-Steve

    10. werner Says:

      There is no need to stage a “big invasion” at all. Read this article describing a very plausible scenario for taking control of Taiwan before the US can intervene. Rocket and aerial bombardment, an electronic blockade, political warfare, airborne invasion and infiltration by special forces might do it.

      Afterwards, will the Taiwanese still want to fight to the death? They have much to lose. Taiwanese businesses made massive investments on the mainland, which would be taken hostage. Add the fact that modern Chinese Sukhoi fighters are at least equivalent to our 70s-era F-15s, that China can afford to trade a few conventionally-powered subs for an American SSN or amphibious assault ship, that their antiship missiles are perfectly deadly.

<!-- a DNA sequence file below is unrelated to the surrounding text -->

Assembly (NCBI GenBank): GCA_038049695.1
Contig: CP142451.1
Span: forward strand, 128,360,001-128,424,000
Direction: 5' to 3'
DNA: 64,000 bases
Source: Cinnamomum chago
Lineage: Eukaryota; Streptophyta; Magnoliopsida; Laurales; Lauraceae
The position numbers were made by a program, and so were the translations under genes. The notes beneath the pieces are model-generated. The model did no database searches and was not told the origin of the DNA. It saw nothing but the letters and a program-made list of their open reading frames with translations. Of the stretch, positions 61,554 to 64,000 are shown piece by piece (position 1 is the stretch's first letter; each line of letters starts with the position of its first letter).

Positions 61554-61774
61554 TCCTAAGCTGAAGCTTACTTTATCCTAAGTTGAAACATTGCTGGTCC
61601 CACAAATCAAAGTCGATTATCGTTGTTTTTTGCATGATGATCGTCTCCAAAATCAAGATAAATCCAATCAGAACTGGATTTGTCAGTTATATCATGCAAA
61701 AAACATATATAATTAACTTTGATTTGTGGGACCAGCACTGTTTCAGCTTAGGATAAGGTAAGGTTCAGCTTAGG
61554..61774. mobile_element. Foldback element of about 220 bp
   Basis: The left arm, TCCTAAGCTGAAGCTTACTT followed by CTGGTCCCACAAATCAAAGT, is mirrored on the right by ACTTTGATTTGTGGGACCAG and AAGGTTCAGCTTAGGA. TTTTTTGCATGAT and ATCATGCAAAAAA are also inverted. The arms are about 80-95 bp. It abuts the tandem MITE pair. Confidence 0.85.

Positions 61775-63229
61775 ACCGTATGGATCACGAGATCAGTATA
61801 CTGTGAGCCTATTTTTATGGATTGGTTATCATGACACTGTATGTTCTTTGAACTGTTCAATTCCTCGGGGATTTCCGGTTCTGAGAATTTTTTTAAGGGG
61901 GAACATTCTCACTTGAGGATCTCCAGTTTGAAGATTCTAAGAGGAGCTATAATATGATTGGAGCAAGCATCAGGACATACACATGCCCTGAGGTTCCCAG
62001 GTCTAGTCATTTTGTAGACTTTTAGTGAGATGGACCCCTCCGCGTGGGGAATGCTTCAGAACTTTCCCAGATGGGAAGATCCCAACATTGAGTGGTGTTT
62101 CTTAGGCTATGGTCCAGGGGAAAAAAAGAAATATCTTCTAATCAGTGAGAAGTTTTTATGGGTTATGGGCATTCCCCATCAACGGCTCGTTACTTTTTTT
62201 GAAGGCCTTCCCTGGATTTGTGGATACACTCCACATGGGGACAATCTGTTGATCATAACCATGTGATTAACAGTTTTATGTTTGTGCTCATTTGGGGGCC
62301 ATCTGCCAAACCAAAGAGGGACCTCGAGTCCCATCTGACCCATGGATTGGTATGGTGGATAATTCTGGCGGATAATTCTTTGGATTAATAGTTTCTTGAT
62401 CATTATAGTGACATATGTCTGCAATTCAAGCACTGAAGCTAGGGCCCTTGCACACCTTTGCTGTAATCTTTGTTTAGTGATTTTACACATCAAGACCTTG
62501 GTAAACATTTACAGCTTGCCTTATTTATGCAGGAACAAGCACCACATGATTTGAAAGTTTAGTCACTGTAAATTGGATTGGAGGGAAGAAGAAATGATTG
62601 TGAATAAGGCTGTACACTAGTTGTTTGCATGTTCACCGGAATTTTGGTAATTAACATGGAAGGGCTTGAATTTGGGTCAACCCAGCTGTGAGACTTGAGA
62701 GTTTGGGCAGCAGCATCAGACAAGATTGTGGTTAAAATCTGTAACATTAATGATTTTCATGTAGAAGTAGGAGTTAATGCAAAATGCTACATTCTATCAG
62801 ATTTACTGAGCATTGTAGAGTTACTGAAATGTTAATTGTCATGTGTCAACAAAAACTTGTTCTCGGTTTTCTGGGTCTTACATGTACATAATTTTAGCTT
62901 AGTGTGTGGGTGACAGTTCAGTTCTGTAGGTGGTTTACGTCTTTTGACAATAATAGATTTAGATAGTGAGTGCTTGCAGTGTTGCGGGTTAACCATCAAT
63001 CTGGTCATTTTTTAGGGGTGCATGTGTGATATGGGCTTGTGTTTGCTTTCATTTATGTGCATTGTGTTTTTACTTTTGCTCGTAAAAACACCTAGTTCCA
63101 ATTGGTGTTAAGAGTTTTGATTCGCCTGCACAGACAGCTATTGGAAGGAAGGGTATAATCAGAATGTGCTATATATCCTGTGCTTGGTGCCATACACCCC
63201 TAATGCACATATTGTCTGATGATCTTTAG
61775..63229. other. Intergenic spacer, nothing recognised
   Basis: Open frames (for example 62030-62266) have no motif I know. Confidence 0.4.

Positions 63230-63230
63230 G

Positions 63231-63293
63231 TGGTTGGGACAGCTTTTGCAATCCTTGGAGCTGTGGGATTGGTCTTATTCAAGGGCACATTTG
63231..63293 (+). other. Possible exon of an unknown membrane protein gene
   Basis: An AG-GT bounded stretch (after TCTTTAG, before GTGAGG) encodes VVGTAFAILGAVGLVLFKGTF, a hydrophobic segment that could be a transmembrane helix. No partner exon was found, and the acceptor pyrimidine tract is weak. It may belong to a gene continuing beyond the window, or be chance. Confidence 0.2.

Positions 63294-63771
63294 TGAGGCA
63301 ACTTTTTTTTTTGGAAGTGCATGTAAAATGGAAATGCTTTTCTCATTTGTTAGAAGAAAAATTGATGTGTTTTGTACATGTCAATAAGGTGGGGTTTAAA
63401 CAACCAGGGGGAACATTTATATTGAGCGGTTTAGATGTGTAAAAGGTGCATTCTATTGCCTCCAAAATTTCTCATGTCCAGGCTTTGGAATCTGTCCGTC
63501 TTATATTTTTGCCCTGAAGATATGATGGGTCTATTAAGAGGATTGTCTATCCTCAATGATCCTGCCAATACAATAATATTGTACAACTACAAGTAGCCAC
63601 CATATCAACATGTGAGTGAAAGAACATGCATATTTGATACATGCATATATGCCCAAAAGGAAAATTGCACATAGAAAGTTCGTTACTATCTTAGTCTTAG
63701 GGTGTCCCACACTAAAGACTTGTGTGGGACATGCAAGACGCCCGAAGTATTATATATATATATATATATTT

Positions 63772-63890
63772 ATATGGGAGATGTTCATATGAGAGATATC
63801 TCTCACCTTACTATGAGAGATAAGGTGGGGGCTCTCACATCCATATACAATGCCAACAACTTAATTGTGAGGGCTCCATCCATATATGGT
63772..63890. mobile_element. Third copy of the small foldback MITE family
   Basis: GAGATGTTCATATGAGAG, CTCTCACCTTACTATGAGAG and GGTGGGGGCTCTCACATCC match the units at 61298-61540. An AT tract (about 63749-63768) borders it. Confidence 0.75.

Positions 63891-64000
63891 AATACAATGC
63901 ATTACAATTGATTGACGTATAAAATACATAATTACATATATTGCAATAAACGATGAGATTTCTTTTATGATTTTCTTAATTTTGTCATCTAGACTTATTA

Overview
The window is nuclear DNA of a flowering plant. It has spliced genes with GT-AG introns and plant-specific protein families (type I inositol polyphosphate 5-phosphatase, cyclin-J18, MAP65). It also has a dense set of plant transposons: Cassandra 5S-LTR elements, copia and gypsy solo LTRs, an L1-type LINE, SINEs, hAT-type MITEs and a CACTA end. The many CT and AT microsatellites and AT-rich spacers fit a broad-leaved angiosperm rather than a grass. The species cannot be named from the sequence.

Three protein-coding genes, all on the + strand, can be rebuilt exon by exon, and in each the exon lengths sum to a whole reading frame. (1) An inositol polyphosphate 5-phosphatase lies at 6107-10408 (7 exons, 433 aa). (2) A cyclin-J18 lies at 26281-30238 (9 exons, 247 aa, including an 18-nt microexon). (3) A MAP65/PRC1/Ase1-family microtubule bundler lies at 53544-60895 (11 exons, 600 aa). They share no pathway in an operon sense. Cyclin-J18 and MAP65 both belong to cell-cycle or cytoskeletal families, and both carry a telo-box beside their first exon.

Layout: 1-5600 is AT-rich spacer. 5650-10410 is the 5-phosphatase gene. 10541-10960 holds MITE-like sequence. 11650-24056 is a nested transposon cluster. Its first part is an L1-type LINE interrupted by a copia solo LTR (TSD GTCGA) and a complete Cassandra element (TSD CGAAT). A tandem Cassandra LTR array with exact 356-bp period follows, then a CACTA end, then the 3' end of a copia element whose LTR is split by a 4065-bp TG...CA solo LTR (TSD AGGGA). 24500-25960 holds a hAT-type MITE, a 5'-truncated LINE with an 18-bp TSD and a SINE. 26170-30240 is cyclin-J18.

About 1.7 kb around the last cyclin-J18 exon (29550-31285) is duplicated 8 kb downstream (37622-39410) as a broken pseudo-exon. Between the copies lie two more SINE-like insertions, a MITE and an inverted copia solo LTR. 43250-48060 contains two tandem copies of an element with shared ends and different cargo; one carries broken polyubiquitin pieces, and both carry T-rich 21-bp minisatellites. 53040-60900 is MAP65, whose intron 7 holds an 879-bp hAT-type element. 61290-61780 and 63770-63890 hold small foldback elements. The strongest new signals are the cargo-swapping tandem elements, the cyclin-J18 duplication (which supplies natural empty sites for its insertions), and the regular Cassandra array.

Once there is a new government installed in Taipeh, resistance and intervention would appear both expensive and pointless.

      And much of the world will just want to return to “business as usual”, while the Chinese can promise that their reconquista of Taiwan will be just like that of Hong Kong.

    11. lerner Says:

      Nothing is ever that clean werner. China says “boo!” and everybody says “okay, you win?”

      Hong Kong’s handover was a multi-decade negotiated event. The communists have not proven they are able to hold on to Hong Kong. The incompetence of the communist government in Beijing is being glossed over, presumably by people suffering from chronic carbon monoxide poisoning or its equivalent.

    12. Steve Says:

      Werner, the scenario you describe is scary, because it is a real possibility. But when you wrote: